At Moffitt Cancer Center and Research Institute, IT is playing a critical role in providing more personalized treatments, whether it's tailoring specialized care or identifying the right patients for clinical trials.
Leading the way is Mark Hulse, a one-time practicing RN who joined the Tampa, Fla., nonprofit as CIO three years ago after serving for six years as CIO at North Shore Medical Center near Boston.
One key project is the center's new Health and Research Informatics platform. Based on Oracle data warehouse and analytics software, the platform is foundational to Moffitt's Total Cancer Care program, a longitudinal study that involves 17 community hospitals in 10 states. The program collects and analyzes patient clinical, genomic, and molecular tumor data to determine therapies based on cancer types and stages, previous treatments, age, medical history, genetic markers, and other characteristics.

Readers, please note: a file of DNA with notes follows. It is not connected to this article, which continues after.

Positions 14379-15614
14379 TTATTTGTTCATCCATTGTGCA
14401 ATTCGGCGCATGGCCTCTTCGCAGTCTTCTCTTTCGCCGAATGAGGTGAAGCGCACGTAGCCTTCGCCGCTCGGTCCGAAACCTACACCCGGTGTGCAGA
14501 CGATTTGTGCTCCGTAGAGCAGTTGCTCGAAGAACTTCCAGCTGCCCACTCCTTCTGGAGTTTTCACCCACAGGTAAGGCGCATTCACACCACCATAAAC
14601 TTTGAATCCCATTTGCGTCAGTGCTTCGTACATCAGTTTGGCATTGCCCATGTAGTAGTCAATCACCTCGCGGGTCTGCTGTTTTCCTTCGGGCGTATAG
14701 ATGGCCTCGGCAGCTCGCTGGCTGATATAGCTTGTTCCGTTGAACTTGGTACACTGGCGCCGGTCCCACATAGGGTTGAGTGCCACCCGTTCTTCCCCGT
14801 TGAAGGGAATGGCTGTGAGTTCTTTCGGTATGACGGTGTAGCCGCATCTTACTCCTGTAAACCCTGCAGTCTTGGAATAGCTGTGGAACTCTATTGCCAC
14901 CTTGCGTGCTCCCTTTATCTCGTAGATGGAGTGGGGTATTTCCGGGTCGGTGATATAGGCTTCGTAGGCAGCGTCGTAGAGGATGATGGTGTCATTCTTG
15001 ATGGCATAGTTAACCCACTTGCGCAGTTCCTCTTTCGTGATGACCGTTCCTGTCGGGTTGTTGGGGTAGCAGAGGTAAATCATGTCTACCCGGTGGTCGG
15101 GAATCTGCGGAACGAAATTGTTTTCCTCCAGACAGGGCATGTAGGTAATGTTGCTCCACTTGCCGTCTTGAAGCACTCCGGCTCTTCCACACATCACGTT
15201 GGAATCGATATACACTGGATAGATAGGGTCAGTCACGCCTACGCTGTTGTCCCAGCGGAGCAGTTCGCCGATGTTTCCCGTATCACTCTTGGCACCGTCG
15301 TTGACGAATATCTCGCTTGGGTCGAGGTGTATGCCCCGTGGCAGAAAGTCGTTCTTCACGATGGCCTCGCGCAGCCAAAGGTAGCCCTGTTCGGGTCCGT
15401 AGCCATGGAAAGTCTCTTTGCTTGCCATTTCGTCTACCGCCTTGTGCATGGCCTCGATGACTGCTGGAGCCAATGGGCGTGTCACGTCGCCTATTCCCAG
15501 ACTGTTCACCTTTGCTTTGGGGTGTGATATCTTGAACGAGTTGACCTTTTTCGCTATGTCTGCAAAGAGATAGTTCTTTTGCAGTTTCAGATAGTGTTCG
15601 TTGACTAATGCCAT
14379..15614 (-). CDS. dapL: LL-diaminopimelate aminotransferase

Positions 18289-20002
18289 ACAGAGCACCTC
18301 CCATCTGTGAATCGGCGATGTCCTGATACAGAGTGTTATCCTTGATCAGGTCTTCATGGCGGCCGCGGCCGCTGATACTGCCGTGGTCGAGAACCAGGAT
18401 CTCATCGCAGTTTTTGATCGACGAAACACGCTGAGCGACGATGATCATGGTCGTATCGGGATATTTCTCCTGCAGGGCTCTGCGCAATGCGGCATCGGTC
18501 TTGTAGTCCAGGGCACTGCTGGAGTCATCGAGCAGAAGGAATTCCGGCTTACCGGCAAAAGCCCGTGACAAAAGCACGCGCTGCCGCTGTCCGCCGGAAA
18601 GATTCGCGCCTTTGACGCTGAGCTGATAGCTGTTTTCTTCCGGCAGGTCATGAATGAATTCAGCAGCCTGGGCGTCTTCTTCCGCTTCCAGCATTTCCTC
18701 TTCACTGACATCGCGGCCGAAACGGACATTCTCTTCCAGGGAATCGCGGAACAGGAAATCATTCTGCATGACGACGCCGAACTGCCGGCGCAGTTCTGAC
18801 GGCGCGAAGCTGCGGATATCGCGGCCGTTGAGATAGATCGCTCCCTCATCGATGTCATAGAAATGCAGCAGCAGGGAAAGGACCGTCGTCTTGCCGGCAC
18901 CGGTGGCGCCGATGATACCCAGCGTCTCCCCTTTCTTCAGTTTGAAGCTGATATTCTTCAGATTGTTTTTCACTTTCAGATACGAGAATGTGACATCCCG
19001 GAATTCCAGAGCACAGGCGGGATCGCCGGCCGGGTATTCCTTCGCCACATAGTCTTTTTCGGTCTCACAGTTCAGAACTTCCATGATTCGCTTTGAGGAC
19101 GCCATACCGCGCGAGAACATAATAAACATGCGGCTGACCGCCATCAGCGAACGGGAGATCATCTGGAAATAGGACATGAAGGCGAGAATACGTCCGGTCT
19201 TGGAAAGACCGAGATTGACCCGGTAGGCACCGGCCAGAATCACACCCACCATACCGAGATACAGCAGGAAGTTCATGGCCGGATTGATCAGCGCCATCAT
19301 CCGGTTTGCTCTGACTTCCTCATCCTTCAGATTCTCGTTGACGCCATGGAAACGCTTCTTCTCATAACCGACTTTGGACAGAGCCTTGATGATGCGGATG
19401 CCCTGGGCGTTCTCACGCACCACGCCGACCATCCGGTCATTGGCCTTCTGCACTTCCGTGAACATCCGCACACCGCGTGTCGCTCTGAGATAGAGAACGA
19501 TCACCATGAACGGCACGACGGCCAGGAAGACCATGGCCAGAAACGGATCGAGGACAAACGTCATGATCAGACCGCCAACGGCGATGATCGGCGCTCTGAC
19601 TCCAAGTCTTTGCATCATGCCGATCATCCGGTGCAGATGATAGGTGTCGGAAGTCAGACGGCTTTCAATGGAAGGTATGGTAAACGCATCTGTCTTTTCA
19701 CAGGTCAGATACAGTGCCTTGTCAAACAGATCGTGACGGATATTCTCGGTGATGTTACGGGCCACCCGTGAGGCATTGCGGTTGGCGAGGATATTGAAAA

That data eventually will be applied at patient bedsides for clinical decision support. Already, it's helping Moffitt identify patients suitable for clinical trials and research projects. In the past, finding patients who fit the criteria "could take weeks or months," Hulse said.
Among the other IT initiatives he's exploring: embedding multipurpose medical devices into the walls of patient rooms, expanding clinicians' use of mobile devices, and using speech recognition and natural language processing to capture doctor-patient conversations and then analyze some of that data.
Hulse's experience as an RN gives him a broad perspective. "Doctors are more episodic," he said, "but nurses are always there, for everything from care to food services to lab work." If "clinical transformation" is to become more than a buzz term, Hulse said, even IT pros must understand all facets of care, including quality, safety, and costs.